My app now compiles but I also ran into an issue where linking the AppX wasn't working correctly and it gave a cryptic "Payload cannot contain 2 of the same dll" type messages. Like it was trying to include both 32 bit (the one I linked) and 64bit at the last minute. It included DLLs I wasn't touching manually like System.Data.OracleClient or System.Transactions so it was definitely some artifact from the build process I've yet to see again.

The main issue I'm dealing with right now is how to generate a proper connection string since it won't initialize properly without one. SQL CE is likely still looking for hardcoded C:\ references so the ApplicationData samples may not work as desired. I may try to make SQL CE 4 databases in Win7, transfer to Win8 and simply reference them locally but I'm kind of in the same boat there too. This | | close!

Please feel free to comment regarding any issues you run into and I'm definitely down for some offline collaboration if anyone would like to pool resources. This is definitely a thick forest of beasts and going it alone is proving a lot more challenging.

share|improve this answer
    
Well looks like the connection string problem is bigger than I thought. I get this error message: Provider 'System.Data.SqlServerCe.3.5' not installed. Since there is no app/web.config to game this into being even by including the relevant dlls, this may be a permanent stopping point. It makes me wonder though why SQL CE is even included unless something is accessing it somehow. –  w0rd-driven Oct 5 '11 at 16:05
1  
Just because the DLL is there in Win8 doesn't mean that you can use it from within a Metro app. If it calls any Win32 API that is prohibited in a Metro app container (and there are many), it will not run. Even if it runs, it will still not pass the submission process for the Windows Store. Note that ESENT is specifically whitelisted for app container! –  Pavel Minaev Oct 5 '11 at 22:45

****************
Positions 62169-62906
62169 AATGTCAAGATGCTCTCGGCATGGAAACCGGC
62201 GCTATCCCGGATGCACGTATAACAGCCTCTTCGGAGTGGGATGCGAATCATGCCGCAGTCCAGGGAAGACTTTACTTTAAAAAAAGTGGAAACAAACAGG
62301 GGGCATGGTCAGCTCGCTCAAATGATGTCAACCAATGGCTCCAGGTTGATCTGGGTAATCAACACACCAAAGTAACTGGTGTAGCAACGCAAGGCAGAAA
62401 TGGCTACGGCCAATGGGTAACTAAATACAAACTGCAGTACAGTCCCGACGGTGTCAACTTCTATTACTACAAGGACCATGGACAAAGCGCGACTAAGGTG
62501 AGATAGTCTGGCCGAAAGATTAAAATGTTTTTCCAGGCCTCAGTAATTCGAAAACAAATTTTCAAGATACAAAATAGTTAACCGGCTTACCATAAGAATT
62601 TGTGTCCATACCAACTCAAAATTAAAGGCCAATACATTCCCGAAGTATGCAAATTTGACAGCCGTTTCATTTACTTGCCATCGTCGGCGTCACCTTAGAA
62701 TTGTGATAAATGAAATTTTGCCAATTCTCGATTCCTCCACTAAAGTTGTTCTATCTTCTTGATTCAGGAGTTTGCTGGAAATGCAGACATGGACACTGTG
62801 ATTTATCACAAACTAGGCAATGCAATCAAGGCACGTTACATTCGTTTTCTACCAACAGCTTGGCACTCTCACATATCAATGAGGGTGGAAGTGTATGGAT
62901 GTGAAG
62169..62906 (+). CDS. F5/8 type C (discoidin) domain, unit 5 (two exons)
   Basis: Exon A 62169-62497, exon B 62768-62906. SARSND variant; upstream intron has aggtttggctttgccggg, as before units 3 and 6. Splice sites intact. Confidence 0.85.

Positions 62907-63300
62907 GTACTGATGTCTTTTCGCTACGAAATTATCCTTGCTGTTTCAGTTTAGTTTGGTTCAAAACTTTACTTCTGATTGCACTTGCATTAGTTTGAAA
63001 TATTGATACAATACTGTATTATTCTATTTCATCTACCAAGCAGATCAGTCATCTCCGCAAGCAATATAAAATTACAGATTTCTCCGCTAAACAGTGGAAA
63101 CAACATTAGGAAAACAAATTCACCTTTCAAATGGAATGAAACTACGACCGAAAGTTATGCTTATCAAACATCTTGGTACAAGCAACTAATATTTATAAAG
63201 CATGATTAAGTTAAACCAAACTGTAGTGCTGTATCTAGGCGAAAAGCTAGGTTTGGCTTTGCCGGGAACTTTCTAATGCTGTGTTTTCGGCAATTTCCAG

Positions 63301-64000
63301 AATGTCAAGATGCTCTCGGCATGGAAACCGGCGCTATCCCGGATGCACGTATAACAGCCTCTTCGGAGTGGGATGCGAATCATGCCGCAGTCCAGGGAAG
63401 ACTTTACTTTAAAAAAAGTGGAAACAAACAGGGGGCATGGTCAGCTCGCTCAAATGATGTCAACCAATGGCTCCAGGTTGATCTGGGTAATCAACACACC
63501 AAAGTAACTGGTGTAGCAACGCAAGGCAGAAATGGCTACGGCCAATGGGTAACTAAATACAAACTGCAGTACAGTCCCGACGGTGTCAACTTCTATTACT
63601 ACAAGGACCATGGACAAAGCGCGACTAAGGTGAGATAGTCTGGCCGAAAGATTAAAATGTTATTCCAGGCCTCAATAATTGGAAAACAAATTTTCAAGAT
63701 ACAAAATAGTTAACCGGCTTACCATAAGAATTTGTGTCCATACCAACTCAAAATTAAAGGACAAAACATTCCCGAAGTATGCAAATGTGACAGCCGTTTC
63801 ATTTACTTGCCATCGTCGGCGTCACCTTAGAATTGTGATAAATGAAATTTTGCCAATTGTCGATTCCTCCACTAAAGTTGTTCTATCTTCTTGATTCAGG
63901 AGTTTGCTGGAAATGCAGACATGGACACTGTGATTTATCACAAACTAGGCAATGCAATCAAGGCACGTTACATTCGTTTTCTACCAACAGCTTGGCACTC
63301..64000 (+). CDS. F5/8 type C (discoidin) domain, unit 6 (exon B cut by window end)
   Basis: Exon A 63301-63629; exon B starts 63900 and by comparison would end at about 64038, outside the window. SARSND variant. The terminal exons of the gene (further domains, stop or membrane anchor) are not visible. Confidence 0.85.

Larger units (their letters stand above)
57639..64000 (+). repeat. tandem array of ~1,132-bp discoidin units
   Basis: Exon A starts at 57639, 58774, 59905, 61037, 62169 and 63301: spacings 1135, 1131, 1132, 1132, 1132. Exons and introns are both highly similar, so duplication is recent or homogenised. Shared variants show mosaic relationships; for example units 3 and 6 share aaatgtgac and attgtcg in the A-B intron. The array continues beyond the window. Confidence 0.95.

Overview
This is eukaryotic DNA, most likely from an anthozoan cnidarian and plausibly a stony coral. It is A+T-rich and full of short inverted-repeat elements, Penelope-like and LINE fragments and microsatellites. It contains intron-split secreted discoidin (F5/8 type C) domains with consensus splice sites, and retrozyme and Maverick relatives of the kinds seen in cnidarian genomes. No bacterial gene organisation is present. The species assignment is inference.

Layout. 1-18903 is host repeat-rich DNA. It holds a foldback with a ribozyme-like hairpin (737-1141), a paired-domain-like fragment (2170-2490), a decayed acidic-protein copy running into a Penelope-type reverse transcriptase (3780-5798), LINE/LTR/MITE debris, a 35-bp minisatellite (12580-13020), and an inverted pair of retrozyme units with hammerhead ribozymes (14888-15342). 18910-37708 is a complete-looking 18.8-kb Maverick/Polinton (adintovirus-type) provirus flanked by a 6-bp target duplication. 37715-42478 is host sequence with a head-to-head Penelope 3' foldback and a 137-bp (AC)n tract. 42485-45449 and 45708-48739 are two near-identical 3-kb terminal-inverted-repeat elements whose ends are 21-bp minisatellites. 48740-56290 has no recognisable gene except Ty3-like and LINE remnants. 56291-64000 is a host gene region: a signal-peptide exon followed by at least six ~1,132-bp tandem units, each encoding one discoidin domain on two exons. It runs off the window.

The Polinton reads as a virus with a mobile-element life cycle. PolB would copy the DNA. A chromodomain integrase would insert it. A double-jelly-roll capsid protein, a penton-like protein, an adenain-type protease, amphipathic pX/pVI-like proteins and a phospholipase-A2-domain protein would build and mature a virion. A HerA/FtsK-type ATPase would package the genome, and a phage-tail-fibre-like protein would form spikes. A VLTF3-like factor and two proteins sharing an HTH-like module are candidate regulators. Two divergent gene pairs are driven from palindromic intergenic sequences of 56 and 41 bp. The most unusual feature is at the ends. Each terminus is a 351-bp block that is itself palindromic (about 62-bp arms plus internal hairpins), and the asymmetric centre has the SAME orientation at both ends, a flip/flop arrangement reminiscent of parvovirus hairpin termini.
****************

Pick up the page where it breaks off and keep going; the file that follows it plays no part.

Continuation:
Also, you cannot just drag in random assemblies from .NET 4.5 into your Metro app. It uses its own subset, .NET 4.5 Core, from which many assemblies are specifically excluded. The principle is the same - even if you manually add a reference to an assembly from full profile, it will either not work; or if it works, your app won't pass Windows Store approval. –  Pavel Minaev Oct 5 '11 at 22:47
    
You're correct, and I wasn't even thinking about this in the context of certification. I merely see SQL CE embedded in the operating system and due to its inclusion in things like WebMatrix jumped to a conclusion that this may become our preferred local storage medium. At least it seems to provide the least friction for most of us. SQL CE simply taunts me being embedded in the operating system for as it stands, apparently no reason? –  w0rd-driven Oct 6 '11 at 15:30
    
Remember that Win8 is not only about Metro apps. You have to go Metro if you want to get into Windows Store, but in many areas a plain old desktop app makes more sense - and it has all existing frameworks accessible to it, including SQLCE and full .NET 4.5. –  Pavel Minaev Oct 6 '11 at 18:06

Not the answer you're looking for? Browse other questions tagged or ask your own question.